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Prateek Jain, Srinjoy Ganguly

In molecular research, simulation \& design of molecules are key areas with significant implications for drug development, material science, and other fields. Current classical computational power falls inadequate to simulate any more than small molecules, let alone protein chains on hundreds of peptide. Therefore these experiment are done physically in wet-lab, but it takes a lot of time \& not possible to examine every molecule due to the size of the search area, tens of billions of dollars are spent every year in these research experiments. Molecule simulation \& design has lately advanced significantly by machine learning models, A fresh perspective on the issue of chemical synthesis is provided by deep generative models for graph-structured data. By optimising differentiable models that produce molecular graphs directly, it is feasible to avoid costly search techniques in the discrete and huge space of chemical structures. But these models also suffer from computational limitations when dimensions become huge and consume huge amount of resources. Quantum Generative machine learning in recent years have shown some empirical results promising significant advantages over classical counterparts.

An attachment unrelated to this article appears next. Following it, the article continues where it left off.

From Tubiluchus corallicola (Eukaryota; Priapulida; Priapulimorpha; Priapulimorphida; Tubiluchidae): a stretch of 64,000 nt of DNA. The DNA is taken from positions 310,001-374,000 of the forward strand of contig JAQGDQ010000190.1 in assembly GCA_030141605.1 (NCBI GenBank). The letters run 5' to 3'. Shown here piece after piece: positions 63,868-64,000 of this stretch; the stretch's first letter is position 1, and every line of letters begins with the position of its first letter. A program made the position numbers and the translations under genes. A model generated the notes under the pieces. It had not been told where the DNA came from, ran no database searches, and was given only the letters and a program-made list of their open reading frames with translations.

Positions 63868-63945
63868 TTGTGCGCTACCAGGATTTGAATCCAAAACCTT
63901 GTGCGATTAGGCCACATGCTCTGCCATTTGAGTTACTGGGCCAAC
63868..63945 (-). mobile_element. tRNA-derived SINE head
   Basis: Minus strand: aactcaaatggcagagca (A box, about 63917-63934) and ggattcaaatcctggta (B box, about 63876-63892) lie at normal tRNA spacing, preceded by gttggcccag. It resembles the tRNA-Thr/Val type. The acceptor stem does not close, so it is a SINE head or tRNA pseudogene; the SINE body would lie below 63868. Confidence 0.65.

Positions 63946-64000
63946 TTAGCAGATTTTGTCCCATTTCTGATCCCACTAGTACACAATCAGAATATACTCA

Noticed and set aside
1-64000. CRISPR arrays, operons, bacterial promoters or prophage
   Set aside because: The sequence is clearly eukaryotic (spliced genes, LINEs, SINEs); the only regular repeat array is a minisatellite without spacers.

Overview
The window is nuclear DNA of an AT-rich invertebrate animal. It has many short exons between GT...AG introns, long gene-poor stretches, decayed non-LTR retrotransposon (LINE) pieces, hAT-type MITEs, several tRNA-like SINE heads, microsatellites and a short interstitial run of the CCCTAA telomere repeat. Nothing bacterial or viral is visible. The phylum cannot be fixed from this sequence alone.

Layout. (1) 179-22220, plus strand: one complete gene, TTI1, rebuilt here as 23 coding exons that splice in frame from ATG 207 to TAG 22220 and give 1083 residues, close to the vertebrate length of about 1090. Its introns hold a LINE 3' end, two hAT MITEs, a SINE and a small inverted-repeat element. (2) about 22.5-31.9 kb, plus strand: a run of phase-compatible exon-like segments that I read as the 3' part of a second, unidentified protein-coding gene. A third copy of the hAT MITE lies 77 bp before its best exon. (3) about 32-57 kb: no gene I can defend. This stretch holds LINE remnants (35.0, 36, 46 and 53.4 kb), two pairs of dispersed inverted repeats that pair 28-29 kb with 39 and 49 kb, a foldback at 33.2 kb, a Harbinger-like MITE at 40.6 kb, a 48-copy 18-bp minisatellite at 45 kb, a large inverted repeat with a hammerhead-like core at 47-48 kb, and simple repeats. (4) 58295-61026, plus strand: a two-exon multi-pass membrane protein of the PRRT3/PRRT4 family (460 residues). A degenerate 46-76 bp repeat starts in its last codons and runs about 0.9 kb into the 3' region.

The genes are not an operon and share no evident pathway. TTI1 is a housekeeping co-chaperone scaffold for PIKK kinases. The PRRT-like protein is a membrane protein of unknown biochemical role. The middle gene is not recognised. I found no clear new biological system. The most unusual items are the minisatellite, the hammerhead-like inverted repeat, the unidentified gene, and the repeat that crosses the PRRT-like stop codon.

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Hasan Mustafa, Sai Nandan Morapakula, Prateek Jain, Srinjoy Ganguly